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A few weeks after Danielle Benedict died, her mother Missi D’Arcy visited the Discovery Child Enrichment Center in Portsmouth, New Hampshire. Danielle had worked there since she was 18, first as daycare staff and then as a lead teacher, caring for hundreds of children through the years.
The staff gave Missi a jar. "And on it they had put 'Precious Memories,' and there was a rainbow ribbon tied around it," Missi recalls. "And they had cut out strips of colored paper and they had left paper and pens for parents, kids, daycare workers, anybody that came in, they could just write a memory of Danielle."
It was exactly the kind of project Danielle would have created.
One such contribution to the jar read, “Danielle, thank you so much for caring for our twins in the Beluga. They are so comfortable with you, just like with parents. It’s definitely not the same without you.”
Danielle worked in the Beluga Room with 2 to 3 year-olds. But most of her career was in the Infant Room, caring for the Little Stars. Often she was the first person parents trusted their newborn to. There might be up to 16 babies in the room; each teacher was assigned four. It was like minding quadruplets —a sleepless image. But for Danielle, it was sustenance.
"She just loved kids," Missi says. "She wanted to make a difference in those children's lives — and did."
She understood each infant with specificity — this one more tearful, that one more cuddly. But it was specificity without judgment.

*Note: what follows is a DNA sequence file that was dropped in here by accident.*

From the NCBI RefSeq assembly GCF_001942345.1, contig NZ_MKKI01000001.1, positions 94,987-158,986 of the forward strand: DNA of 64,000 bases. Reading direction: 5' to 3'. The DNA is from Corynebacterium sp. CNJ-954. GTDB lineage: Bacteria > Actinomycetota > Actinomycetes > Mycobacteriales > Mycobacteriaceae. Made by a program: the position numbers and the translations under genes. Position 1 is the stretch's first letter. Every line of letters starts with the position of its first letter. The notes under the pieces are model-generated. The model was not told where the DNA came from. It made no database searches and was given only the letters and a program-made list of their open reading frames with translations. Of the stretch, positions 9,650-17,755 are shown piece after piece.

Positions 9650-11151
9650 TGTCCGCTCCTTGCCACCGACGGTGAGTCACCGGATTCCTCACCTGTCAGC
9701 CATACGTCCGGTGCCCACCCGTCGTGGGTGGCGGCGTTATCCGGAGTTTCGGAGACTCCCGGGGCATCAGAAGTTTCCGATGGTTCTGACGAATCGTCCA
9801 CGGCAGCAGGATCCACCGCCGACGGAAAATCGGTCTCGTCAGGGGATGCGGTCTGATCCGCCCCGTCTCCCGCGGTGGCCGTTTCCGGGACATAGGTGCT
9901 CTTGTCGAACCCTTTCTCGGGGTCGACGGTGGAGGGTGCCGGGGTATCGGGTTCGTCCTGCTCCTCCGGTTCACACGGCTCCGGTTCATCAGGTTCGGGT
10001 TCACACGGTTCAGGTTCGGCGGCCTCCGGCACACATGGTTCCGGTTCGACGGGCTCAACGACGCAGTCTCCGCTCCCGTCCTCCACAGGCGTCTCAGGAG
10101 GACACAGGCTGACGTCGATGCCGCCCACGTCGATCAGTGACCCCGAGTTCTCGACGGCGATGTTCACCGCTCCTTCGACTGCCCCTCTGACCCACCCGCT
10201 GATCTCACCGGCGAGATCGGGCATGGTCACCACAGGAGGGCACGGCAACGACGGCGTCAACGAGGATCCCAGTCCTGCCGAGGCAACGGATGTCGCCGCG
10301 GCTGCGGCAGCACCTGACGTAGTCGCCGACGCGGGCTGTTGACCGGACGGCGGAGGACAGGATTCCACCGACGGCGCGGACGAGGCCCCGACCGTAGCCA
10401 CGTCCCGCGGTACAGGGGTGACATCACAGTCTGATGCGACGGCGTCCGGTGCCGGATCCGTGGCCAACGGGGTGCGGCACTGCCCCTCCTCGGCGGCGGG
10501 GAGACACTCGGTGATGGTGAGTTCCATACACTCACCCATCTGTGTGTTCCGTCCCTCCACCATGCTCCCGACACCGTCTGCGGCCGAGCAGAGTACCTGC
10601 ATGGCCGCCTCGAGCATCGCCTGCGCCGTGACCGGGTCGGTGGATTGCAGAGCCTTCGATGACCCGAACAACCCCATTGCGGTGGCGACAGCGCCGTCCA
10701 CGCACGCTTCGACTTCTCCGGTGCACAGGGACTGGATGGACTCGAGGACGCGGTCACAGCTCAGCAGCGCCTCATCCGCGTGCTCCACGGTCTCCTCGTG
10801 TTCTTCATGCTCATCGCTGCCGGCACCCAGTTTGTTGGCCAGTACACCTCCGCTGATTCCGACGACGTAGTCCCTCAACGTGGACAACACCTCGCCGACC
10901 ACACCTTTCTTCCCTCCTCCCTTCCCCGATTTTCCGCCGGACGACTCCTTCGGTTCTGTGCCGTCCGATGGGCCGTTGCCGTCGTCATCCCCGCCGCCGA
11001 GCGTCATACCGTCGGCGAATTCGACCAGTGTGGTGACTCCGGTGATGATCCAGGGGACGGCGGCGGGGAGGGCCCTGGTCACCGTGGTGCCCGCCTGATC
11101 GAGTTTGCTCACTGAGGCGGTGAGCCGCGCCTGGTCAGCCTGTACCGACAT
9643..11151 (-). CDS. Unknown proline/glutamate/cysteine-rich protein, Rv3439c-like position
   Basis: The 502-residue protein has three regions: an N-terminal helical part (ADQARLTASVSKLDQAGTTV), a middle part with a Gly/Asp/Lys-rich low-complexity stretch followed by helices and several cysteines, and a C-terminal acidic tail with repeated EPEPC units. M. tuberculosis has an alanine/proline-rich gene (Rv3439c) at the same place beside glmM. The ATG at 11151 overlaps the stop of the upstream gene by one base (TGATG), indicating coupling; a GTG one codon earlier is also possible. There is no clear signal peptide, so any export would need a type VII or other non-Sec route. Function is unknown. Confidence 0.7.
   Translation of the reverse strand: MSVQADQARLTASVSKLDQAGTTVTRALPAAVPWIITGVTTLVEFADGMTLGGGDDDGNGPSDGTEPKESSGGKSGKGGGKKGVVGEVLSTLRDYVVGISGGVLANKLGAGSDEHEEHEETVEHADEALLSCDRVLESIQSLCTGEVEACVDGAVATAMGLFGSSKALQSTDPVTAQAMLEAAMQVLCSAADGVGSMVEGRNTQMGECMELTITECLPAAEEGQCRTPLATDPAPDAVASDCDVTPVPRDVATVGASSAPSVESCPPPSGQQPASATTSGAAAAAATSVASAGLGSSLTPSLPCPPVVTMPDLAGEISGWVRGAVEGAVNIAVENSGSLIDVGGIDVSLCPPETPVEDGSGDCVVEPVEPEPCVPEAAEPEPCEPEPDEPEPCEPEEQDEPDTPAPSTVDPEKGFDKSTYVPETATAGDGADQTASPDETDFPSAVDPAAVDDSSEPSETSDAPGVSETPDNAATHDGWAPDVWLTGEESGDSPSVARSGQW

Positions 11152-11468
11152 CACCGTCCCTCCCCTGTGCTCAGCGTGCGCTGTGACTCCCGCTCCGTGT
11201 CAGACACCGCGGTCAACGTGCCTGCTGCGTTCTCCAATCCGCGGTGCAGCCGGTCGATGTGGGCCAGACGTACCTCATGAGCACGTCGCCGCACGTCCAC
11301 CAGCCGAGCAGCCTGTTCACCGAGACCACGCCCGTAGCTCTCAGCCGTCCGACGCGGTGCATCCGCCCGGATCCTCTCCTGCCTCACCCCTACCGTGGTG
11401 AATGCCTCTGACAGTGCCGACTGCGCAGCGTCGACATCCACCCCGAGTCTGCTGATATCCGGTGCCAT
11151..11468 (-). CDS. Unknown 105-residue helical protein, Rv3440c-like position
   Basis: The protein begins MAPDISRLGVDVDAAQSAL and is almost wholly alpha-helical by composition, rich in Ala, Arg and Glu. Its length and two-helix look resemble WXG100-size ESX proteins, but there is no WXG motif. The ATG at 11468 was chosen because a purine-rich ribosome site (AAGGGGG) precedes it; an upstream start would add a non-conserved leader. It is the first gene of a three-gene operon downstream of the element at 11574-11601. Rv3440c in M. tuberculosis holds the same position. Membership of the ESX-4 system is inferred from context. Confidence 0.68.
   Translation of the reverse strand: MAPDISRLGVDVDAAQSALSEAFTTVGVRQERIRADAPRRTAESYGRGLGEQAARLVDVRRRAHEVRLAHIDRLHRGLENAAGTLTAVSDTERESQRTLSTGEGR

"Her coworkers had said it didn’t matter how difficult they were, she found something special about each one of them," Missi remembers.
Danielle’s son and daughter went to Discovery Child Enrichment Center, too. On breaks, she used to peek into their windows; a shadow mother. Then she would go back to the Little Stars. In the "Precious Memories" jar, some parents had written to her children.
Missi reads: “I always arrived at DCEC the same time as you and your mom. You usually walked in front of her, and your mom would carry your things. Her hair usually in a high tight bun, she always watched you lovingly as you headed into the building to start your day, as I’m sure she does now.”
Children wrote on colored strips, too — some with just their names, some with Danielle’s name and the word "love."
"There’s so many, the jar is full. So we can read them when we feel like it," Missi says.
The jar sits on a counter in Missi’s house: strips of memory for Danielle’s parents and children, husband and siblings, nieces and nephews — memories for the ones who wrote them, too.
Danielle Benedict died unexpectedly of a rare cardiac illness on April 23, 2015. She was 32 years old.
This segment aired on June 22, 2016.
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